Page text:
The Media Ignored the Anti-Biden Protest Votes Among Pennsylvania Democrats

AP Photo/Matt Rourke

        SOMERSET, Pennsylvania -- Just about 236 miles from here lies Montgomery County, where reporters and analysts are beside themselves (over-)scrutinizing what the message is from all those Republican primary votes that went to former U.S. United Nations Ambassador Nikki Haley over former President Donald Trump, the party's presumptive nominee.


        And what that means for November.

        The interest is understandable. Pennsylvania is a vitally important state for Trump and President Joe Biden. Biden arguably needs it even more than Trump does.

        So why are the media asking only about Trump's semiweak performance?

        When looking for trends, it makes sense to ask what these suburban Republican voters are telling Trump with their protest vote for Haley. Will they continue their rejection of him into November, or are they just irritated but will come home to the party then?

        On Tuesday, Haley earned more than 12,000 votes to Trump's 38,000 in Montgomery County. Overall, in Pennsylvania, the former South Carolina governor netted just over 16.6% to Trump's 83.4%.

        However, while reporters and strategists should wonder what it means to Trump, they should also ponder what happened in the Democratic primary results, not just in counties like this one but all over the state.

        That is, if you really do want to understand what might happen in this state in a few months.

        Ignoring what happened to Biden in Pennsylvania is no different than ignoring former Secretary of State Hillary Clinton's missteps here in 2016 and then wondering how Clinton lost.


        In short, while the highly populated, highly educated suburban counties like Philadelphia matter, it is more than likely that blue-collar counties such as Somerset, Erie and Northampton will matter at least equally. They sure did in 2016, and they are giving reporters and strategists a wealth of information to dissect.

        Rep. Dean Phillips (D-Minn.) -- who, despite being in the first handful of primaries challenging Biden before dropping out months ago, never really became a household name -- earned an impressive 7 percentage points, or nearly 70,000 votes as of Wednesday morning, against Biden in Pennsylvania.

        Just for perspective, Biden defeated Trump by a little over that number in 2020.

        But that is not all. The elusive write-in vote in the Democratic Party -- which, according to the Pennsylvania Department of State, won't be tallied for weeks -- was pretty significant.

        First, the big counties. In Philadelphia, 15,921 Democrats chose to write in a candidate rather than vote for the sitting president. There were 13,000 Democrats who did that in Allegheny County and just under 3,500 in Montgomery County.

        For perspective, four years ago, only 2,000 Democrats in Philadelphia, 6,000 in Allegheny, and 1,800 in Montgomery County wrote in a candidate in the Pennsylvania presidential primary.


        In other words, it is not just Phillips whom Biden lost votes to. He lost votes to no one in particular.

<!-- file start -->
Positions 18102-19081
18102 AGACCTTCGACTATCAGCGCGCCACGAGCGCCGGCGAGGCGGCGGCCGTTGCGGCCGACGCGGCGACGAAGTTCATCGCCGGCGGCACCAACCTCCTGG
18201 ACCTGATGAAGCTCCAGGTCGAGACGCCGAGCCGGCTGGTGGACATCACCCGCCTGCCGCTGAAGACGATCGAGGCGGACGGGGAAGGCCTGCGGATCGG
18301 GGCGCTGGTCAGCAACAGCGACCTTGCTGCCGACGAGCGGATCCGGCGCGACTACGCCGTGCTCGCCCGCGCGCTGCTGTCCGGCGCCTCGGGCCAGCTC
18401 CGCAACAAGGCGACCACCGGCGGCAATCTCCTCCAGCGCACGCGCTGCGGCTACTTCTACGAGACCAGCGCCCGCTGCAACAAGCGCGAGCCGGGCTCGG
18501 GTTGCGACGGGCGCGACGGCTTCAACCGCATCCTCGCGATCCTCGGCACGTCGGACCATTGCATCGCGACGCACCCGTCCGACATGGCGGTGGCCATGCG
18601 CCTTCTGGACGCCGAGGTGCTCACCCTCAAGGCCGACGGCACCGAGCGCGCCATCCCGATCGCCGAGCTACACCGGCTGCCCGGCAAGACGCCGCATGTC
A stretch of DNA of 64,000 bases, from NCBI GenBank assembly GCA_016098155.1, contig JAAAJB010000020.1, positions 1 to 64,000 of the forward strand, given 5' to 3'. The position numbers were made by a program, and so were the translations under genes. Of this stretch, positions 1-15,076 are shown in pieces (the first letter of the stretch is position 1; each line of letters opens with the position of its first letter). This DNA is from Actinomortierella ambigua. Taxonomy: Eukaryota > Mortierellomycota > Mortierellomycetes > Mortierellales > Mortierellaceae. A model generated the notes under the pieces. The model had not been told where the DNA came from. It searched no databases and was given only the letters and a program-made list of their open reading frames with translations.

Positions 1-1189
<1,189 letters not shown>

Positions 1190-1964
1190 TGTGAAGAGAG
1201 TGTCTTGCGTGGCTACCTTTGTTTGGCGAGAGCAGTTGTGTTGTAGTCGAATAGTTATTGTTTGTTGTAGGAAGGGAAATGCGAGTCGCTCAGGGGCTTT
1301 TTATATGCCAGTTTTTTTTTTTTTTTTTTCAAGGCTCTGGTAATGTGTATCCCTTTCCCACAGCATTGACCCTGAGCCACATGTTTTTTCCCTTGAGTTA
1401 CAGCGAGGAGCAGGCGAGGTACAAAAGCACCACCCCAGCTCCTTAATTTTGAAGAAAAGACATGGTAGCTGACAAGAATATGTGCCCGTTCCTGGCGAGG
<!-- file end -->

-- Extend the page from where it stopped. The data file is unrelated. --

What deserves further examination are the percentages in rural, post-industrial counties where Phillips received double-digit support. I counted at least 24 of those counties, including here in Somerset, where Phillips earned 13% of the Democratic primary vote.

        That is just the beginning. In Greene County, Phillips won a whopping 20% of the Democratic primary vote; in Fulton County, 18%; Montour and Juniata counties, 14%; Elk and Cambria counties, 15%; and Armstrong and Cameron counties, 13%. The list goes on and on.

        And if you are of the belief that rural, lower-populated counties don't matter in Pennsylvania, then you were not paying attention to what happened here in 2016, when turnout in counties such as Luzerne, Erie, Northampton, Cambria, Beaver and Greene changed everything for Clinton, for the worse, on election night.

        The Phillips numbers in the rural counties don't take into account the write-in numbers statewide, which, again, won't be tabulated for weeks, but current estimates calculate that number is around 60,000. Nothing is official yet, but if you add up the Phillips protest vote and the write-in protest vote, it starts to look similar to the Haley numbers on the Republican side.


        There are two very important questions that should come out of the results of Pennsylvania's primaries. Do wealthy suburban Republican voters on the Main Line come back out for Trump in November? As for Biden, can he convert Phillips voters to his side in the important rural counties, or will they even vote for president?

        Both matter in a state decided by just tens of thousands of votes.

        Salena Zito is a CNN political analyst, and a staff reporter and columnist for the Washington Examiner. She reaches the Everyman and Everywoman through shoe-leather journalism, traveling from Main Street to the beltway and all places in between. To find out more about Salena and read her past columns, please visit the Creators Syndicate webpage at

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